Purpose. Complete Form W-4 so that your employer can withhold the correct federal income tax from your pay. Consider completing a new Form W-4 each year and when your personal or financial situation changes. Exemption from withholding. If you are exempt, complete only lines 1, 2, 3, 4, and 7 and sign the form to validate it. Your exemption for 2016 expires February 15, 2017. See Pub. 505, Tax Withholding and Estimated Tax.
Exceptions. An employee may be able to claim exemption from withholding even if the employee is a dependent, if the employee: • Is age 65 or older, • Is blind, or • Will claim adjustments to income; tax credits; or itemized deductions, on his or her tax return.
Complete the Personal Allowances Worksheet on Form W-4
Basic instructions. If you are not exempt, complete the Personal Allowances Worksheet below. The worksheets on page 2 further adjust your withholding allowances based on itemized deductions, certain credits, adjustments to income, or two-earners/multiple jobs situations. Complete all worksheets that apply. However, you may claim fewer (or zero) allowances. For regular wages, withholding must be based on allowances you claimed and may not
What is head of household filing status?
Head of household. Generally, you can claim head of household filing status on your tax return only if you are unmarried and pay more than 50% of the costs of keeping up a home for yourself and your dependent(s) or other qualifying individuals. See Pub. 501, Exemptions, Standard Deduction, and Filing Information, for information.
Head of Household Tax Credits
Tax credits. You can take projected tax credits into account in figuring your allowable number of withholding allowances. Credits for child or dependent care expenses and the child tax credit may be claimed using the Personal Allowances Worksheet below. See Pub. 505 for information on converting your other credits into withholding allowances. Nonwage income. If you have a large amount of nonwage income, such as interest or dividends, consider making estimated tax payments using Form 1040-ES, Estimated Tax for Individuals. Otherwise, you may owe additional tax. If you have pension or annuity income, see Pub. 505 to find out if you should adjust your withholding on Form W-4 or W-4P
Form W-4 and Multiple Jobs
Two earners or multiple jobs. If you have a working spouse or more than one job, figure the total number of allowances you are entitled to claim on all jobs using worksheets from only one Form W-4. Your withholding usually will be most accurate when all allowances are claimed on the Form W-4 for the highest paying job and zero allowances are claimed on the others. See Pub. 505 for details. Nonresident alien.You may need to complete the Two-Earners/Multiple Jobs Worksheet on Form W-4 if you have more than one job, a working spouse, or are also receiving a pension. Also, on this worksheet you can add any additional withholding necessary to cover any amount you expect to owe other than income tax, such as self-employment tax.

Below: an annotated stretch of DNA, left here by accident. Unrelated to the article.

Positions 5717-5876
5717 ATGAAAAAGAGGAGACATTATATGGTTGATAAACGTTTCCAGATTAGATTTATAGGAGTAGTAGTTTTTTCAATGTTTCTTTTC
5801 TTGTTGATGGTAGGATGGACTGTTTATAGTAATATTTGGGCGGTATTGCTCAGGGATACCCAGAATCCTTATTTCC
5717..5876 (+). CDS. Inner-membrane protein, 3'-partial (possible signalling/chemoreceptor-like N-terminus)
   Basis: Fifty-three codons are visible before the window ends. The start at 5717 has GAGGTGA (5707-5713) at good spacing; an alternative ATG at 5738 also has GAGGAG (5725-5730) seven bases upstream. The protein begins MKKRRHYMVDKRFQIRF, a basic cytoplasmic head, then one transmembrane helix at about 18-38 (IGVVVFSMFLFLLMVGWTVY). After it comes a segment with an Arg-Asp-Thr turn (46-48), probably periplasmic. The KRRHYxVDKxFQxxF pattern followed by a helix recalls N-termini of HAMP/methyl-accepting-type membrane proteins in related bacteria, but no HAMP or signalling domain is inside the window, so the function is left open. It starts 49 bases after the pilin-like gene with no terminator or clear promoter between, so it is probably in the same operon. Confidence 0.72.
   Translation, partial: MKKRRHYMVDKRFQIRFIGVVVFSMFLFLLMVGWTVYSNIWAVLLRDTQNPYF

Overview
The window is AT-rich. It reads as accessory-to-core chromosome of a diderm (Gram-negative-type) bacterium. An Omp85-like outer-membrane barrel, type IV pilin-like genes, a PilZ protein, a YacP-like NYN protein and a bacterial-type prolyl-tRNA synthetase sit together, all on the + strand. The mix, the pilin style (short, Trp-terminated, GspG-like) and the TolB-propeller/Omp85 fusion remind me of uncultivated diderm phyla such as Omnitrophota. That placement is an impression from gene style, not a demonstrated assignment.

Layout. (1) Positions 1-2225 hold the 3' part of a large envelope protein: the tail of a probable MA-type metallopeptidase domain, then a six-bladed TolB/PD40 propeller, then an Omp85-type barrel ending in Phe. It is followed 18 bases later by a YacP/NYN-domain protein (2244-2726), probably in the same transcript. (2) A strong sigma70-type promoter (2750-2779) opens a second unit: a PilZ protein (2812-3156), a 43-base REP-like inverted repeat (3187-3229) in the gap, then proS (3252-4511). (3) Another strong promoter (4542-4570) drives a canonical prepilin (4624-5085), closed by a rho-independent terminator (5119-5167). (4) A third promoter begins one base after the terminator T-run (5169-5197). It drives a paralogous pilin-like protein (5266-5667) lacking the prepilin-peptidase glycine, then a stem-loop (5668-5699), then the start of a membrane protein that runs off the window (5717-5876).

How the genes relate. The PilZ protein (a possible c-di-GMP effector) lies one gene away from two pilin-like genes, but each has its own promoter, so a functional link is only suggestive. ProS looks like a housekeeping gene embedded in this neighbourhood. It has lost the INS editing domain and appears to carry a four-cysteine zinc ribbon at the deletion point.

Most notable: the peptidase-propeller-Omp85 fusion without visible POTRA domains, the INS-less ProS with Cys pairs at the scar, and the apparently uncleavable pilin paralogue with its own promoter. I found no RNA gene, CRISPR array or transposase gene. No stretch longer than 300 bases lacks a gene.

Taxes Withheld from Paychecks
In most situations, the tax withheld from your pay will be close to the tax you figure on your return if you follow these two rules.
- You accurately complete all the Form W-4 worksheets that apply to you.
- You give your employer a new Form W-4 when changes occur.
What effects withholding amounts?
- You are married and both you and your spouse work.
- You have more than one job at a time.
- You have nonwage income, such as interest, dividends, alimony, unemployment compensation, or self-employment income.
- You will owe additional amounts with your return, such as self-employment tax.
- Your withholding is based on obsolete Form W-4 information for a substantial part of the year.
- Your earnings are more than the amount shown under Check your withholding in the instructions at the top of page 1 of Form W-4.
- You work only part of the year.
- You change the number of your withholding allowances during the year.
Supplemental Form W-4 Instructions for Nonresident Aliens
If you are a nonresident alien, see Notice 1392, Supplemental Form W-4 Instructions for Nonresident Aliens, before completing this form. Check your withholding. After your Form W-4 takes effect, use Pub. 505 to see how the amount you are having withheld compares to your projected total tax for 2016. See Pub. 505, especially if your earnings exceed $130,000 (Single) or $180,000 (Married). Future developments. Information about any future developments affecting Form W-4 (such as legislation enacted after we release it) will be posted at www.irs.gov/w4.
Nonresident aliens and Form W-4
Nonresident aliens must follow special instructions when completing Form W-4, Employee’s Withholding Allowance Certificate, for compensation paid to such individuals as employees performing dependent personal services in the United States. Compensation for dependent personal services includes amounts paid as wages, salaries, fees, bonuses, commissions, compensatory scholarships, fellowship income, and similar designations for amounts paid to an employee.
If you are an alien individual (that is, an individual who is not a U.S. citizen), specific rules apply to determine if you are a resident alien or a nonresident alien for federal income tax purposes. Generally, you are a resident alien if you meet either the “green card test,” or the “substantial presence test,” for the calendar year. Any alien individual not meeting either test is generally a nonresident alien. Additionally, a dual-resident alien who applies the so-called “tie-breaker” rules contained within the Resident (or Residence or Fiscal Residence) article of an applicable U.S. income tax treaty in favor of the other Contracting State is treated as a nonresident alien. See Publication 519, U.S. Tax Guide for Aliens, for more information on the green card test and the substantial presence test.